In the past, Hollywood usually reflected American anti-intellectualism by showing professors as unworldly, unmanly, possibly even impotent buffoons, which makes "A Beautiful Mind" of a decade or so ago something of an anomaly. Like that movie, however, the two most recent depictions of professors on the screen, though also based on fact, feature two brilliant scientists who, despite their success, suffer serious, even disabling afflictions -- schizophrenia for John Nash in the American picture, ALS for Stephen Hawking in "The Theory of Everything," and now, apparently some form of high functioning autism for Alan Turing, the protagonist of "The Imitation Game."
"The Imitation Game" chronicles the heroic work of a team of experts -- linguists, cryptographers, mathematicians, even a chess champion -- in unraveling the secrets of the fiendishly successful German cypher machine, Enigma. Most of the action takes place at Bletchley Park, now famous as the headquarters of much of the secret war, including the efforts to break the German code. The time scheme also moves back and forth through various stages in the life of Alan Turing (Benedict Cumberbatch), showing his success as the leader of the code-breakers, his school days, and his arrest and conviction in 1951 for "gross indecency," the term for a homosexual act, which then constituted a crime in England, consenting adults or not.
Realizing that the team simply cannot decipher a machine-made code that changes every 18 hours, Turing decides to invent another machine to match the German device. Despite opposition from his colleagues and the blatant hostility of the commanding officer (Charles Dance), Turing designs and constructs the ancestor of the modern computer. With the accidental contribution of one of the women who monitor the intercepted German communications, he and his coworkers decipher the first messages, ordering a submarine attack on an Atlantic convoy.
That solution to the problem, however, raises further moral and emotional issues. If the team reveals the planned attack and the Navy and the RAF respond, then the enemy will realize that British military intelligence has foiled Enigma; they obey a cruel calculus, arguing that the sacrifice of hundreds in the convoy means that millions will be saved in the future. The same calculus caused Winston Churchill to allow the devastating bombing of Coventry.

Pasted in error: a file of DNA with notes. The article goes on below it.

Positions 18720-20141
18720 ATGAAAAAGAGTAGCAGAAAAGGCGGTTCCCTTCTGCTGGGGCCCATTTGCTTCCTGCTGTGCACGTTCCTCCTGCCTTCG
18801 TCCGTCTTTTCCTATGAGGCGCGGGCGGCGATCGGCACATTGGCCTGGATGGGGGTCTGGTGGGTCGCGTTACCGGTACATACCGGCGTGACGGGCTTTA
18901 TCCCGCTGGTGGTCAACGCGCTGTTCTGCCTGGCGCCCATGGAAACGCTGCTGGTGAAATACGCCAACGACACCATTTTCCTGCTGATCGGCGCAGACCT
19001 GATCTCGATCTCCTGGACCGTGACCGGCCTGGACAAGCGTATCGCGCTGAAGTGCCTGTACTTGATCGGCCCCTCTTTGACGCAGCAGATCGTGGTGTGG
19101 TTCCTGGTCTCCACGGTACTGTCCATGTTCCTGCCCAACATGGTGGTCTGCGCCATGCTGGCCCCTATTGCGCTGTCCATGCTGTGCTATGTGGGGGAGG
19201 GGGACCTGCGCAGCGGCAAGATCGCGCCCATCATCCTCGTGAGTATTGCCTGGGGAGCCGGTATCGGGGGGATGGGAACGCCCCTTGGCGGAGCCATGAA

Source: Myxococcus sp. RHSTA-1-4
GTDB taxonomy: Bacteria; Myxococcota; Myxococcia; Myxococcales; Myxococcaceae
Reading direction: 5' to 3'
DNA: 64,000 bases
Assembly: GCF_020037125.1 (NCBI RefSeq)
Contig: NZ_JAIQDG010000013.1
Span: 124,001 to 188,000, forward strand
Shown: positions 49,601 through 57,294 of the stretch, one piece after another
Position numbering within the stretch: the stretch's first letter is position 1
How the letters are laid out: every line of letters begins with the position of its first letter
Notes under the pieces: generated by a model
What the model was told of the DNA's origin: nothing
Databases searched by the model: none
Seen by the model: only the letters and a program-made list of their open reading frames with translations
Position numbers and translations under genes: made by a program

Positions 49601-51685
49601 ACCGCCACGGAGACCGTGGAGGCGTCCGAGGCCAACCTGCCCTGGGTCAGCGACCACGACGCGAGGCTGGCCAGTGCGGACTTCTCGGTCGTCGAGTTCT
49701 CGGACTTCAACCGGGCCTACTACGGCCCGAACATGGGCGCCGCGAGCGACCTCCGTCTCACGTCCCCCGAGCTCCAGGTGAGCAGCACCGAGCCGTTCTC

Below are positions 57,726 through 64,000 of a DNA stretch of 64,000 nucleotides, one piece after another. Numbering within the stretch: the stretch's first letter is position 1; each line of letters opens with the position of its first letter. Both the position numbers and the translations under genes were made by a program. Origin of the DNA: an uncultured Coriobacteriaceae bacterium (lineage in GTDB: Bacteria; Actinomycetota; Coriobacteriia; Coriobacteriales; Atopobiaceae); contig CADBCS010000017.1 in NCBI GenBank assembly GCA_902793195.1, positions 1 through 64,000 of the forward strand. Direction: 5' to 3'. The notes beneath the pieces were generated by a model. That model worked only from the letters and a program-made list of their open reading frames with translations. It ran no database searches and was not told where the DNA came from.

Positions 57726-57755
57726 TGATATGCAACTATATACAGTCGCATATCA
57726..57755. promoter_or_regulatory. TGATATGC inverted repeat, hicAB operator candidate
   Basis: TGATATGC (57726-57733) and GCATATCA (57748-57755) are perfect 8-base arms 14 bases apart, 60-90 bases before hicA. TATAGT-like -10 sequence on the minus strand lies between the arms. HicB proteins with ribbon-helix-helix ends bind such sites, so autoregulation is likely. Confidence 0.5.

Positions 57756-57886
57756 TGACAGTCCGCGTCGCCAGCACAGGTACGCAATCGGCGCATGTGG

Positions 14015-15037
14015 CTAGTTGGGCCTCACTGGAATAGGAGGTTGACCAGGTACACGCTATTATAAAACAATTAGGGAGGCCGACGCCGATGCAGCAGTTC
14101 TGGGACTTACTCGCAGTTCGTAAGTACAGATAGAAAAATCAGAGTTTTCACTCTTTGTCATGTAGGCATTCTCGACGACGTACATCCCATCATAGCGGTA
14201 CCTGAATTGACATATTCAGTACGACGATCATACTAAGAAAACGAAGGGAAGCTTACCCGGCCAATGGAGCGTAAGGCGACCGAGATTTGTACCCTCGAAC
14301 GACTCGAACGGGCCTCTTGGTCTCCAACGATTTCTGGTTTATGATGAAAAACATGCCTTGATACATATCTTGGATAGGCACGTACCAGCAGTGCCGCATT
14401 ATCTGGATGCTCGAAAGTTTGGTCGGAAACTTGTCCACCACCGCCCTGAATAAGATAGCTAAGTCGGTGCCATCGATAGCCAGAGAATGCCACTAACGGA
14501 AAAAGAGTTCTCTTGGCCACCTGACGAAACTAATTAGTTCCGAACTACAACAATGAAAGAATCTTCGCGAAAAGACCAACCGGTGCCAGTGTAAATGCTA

Within the context of the war and the intelligence work, the picture focuses almost entirely on Turing's life and personality. A remarkably gifted logician, mathematician, cryptanalyst, and computer scientist, Alan Turing is also both arrogant and pathetic, offending his colleagues, his commanding officer, and virtually everyone he encounters. His obsessive dedication to his invention, his literal-minded approach to his colleagues, his apparent lack of affect, and even his intelligence suggest a textbook example of high-functioning autism.
The pathos derives from the loneliness imposed by his sexual orientation; though briefly engaged to his colleague Joan Clarke (Keira Knightley), his only real love exists in memory. Several flashbacks show this sad, smart, lonely boy (Alex Lawther) bullied in the great English tradition at one of those elite academies the upper classes call public schools, in love with a classmate who dies young and after whom he names his marvelous machine. His arrest and its tragic consequence demonstrate the cruel folly of a now abolished law and the loss of one of the great minds of his time and place.
With the professionalism of most English casts, the actors all carve out individual characters. Matthew Goode plays Hugh Alexander, the complete opposite to Turing, a handsome, sharply dressed ladies' man, "a bit of a cad," as Joan Clarke describes him, who dislikes Turing intensely (and for good reason) but respects his achievement. The best example of the cleverness and deviousness of British counter espionage is the slick and convincing Mark Strong, who plays Stewart Menzies, the head of MI6, manipulating almost everyone, including Turing himself.
Given the assignment of playing an essentially cold, often quite unpleasant person with only minimal emotional variations, the very busy Cumberbatch -- he's all over the place these days -- performs quite creditably. He manages a most difficult impersonation and even makes the audience care about him in ways they probably never expected, a fine piece of work in an interesting chapter of history.